By Nseobong Okon-Ekong and Stanley Nkwazema
There have been mixed reactions from different election monitoring groups that observed Saturday’s governorship contest in Bayelsa State.
Many of them condemned the heavy presence of security agents, saying it was a pointer that Nigeria’s democracy is still not civil.
Since the return to civil rule in Nigeria in 1999, it has become an accepted practice to have Nigerian and international observer groups accredited by the Independent National Electoral Commission (INEC) to carry out unfettered assessment of the process.
The Executive Director, Sustainable Initiative for Nurturing Growth (SING), Mr. Idris Usman, said his organisation’s engagement with Bayelsa goes back to 2015 when it researched and documented a first-of-its-kind report on violence attending elections in Bayelsa.
“Our report traced the victims, identified the perpetrators, sponsors and communities where these violence were recorded with a view to encourage prosecution so that it will serve as a deterrence. We also engaged in a pre-election enlightenment campaign tagged, ‘Vote A Must’,” Usman said.
Assessing the 2019 governorship contest in Bayelsa State, Usman said: “The heavy presence of security indicates that our democracy is still not civil. It is as if we are at war, as opposed to people freely making a choice of their leaders under a peaceful atmosphere.”
His position was corroborated by Dr. Joe Okei-Odumakin, President, Women Arise, who said she could not sleep with her eyes open if she was not physically present in either Bayelsa or Kogi State.
According to her, “My interaction with security has shown that many of them are willing to be educated and are actually humble about the way they conduct themselves in civil society. Our participation has helped to deepen our democratic culture. We are not there yet, but there is hope that things will get better. This is our country and we should continue to insist on what we want. What we do for ourselves will be forgotten, but what we do for the world will remain.”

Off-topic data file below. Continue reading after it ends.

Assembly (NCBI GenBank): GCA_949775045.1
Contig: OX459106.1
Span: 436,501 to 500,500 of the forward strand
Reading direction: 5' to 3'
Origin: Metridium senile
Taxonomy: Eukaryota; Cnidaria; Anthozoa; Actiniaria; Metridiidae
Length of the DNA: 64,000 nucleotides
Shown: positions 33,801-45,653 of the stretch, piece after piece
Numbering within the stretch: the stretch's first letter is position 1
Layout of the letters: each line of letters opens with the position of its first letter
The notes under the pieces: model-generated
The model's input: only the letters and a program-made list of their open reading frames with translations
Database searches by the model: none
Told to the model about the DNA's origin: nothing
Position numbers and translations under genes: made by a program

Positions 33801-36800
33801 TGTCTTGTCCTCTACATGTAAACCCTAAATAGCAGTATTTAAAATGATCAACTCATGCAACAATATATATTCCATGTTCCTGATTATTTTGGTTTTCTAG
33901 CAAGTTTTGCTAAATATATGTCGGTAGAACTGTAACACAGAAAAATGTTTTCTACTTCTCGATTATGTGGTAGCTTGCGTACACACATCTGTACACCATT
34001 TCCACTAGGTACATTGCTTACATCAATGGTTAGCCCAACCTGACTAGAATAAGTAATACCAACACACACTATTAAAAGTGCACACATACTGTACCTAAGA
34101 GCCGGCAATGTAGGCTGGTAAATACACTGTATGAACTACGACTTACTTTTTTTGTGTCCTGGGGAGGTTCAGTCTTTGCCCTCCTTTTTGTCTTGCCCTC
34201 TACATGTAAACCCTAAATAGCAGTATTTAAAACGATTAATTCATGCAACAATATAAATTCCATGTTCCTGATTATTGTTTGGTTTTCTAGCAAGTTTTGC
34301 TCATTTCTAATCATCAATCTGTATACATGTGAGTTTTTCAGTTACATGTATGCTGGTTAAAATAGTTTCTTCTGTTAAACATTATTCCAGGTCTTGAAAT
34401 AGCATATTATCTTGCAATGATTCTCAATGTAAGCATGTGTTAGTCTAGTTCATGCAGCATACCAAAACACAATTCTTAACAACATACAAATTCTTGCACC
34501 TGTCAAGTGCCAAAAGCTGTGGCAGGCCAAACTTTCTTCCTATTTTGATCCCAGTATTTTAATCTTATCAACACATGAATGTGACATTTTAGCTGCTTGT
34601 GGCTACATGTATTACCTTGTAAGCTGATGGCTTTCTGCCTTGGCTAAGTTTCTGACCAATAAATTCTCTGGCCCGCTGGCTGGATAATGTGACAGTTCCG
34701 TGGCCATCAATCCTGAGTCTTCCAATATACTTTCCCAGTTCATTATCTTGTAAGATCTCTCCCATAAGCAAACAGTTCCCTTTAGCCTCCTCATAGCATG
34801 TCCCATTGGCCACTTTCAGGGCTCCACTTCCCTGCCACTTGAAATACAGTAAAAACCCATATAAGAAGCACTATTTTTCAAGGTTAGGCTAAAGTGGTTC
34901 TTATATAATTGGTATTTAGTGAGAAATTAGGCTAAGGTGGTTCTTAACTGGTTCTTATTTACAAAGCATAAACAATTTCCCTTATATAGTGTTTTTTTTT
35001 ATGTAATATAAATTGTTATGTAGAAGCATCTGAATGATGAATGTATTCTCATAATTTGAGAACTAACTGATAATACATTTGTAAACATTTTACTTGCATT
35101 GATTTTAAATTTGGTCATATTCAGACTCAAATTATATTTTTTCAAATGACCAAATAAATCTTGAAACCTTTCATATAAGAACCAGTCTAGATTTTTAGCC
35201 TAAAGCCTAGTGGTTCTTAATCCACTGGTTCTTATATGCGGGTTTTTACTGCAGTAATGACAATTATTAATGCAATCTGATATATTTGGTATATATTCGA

The Executive Director, Kimpact Development Initiative, Bukola Idowu, said there was late commencement of the election.
“This was common to all the places I went to. There are reported pockets of violence in some areas. We have been doing this since the 2019 general election. We are working on the Nigerian Election Violence Report (NEVR). We share our report with the security agencies so that they can mitigate and deploy appropriate responses.
“I think they acted on our report. With the report we have so far, there is no reduction in the incidents of violence from what happened in the general election. As at 4pm, there were 10 incidents of violence in Yenagoa, three in Ekeremor, six in Southern Ijaw, four in Nembe and two in Ogbia. Some of them include death and destruction of electoral materials,” Idowu said.
President of Rev. John Pofi Foundation, working in collaboration with the United States Nigerian Law Group called for the withdrawal of military men to forestall what happened in Buguma, Rivers State in the last general election.
In a statement jointly issued by Dr. Aisha Abdullahi, Ezenwa Nwagwu and Cynthia Mbamalu for YIAGA Africa Watching the Vote, Bayelsa Observation Mission, the group deplored “the Parallel Vote Tabulation (PVT) which is an advanced and proven methodology that employs well established statistical principles and utilizes sophisticated information technologies for election observation. Using this methodology, YIAGA AFRICA can independently determine if the official result announced reflects the votes cast”.
The Watching The Vote observation highlighted findings that enable a systematic assessment of seven process-related issues which includes the opening of polling units and presence of polling officials and election materials; presence of security personnel, commencement of accreditation and voting; deployment of the smart card readers; and presence of party agents. It also highlighted critical incidents observed that may threaten the credibility of the election.
1. As of 7:30 am, YIAGA AFRICA WTV observers reported that INEC Officials had arrived at only 24% of polling units across the state. Arrival of polling officials was identical across the three senatorial districts.
2. By 12:30 pm, only 56% of polling units had opened across the state. Opening rates again varied by LGAs. WTV citizen observers reported that 23% of polling units were open by 9am; 18% between 9am and 10am; 15% between 10am and 12 noon; 12% not open by 12 noon; and 33% not yet reporting.
3. On average open polling units had four polling officials present of which two were women.
4. 79% of open polling units had security agents present.
5. Card readers were observed in 83% of polling units.
6. Register of voters were seen in 82% of open polling units, indelible ink (marker pen) in 79% of open polling units, official stamp in 82% of open polling units, voting cubicle in 79% of polling units, ink pad (in voting cubicle) in 82% of open polling units, governorship ballot box in 82% of open polling units, polling unit booklet were present in 80% of open polling units.
7. The Braille Ballot guides were present in 28% and the PWD poster (Poster EC 30E) were present at 68% of open polling units.
8. Accord Party agents were seen at 10% of open polling units, APC party agents were seen at 83% of open polling units, and PDP at 74% of open polling units.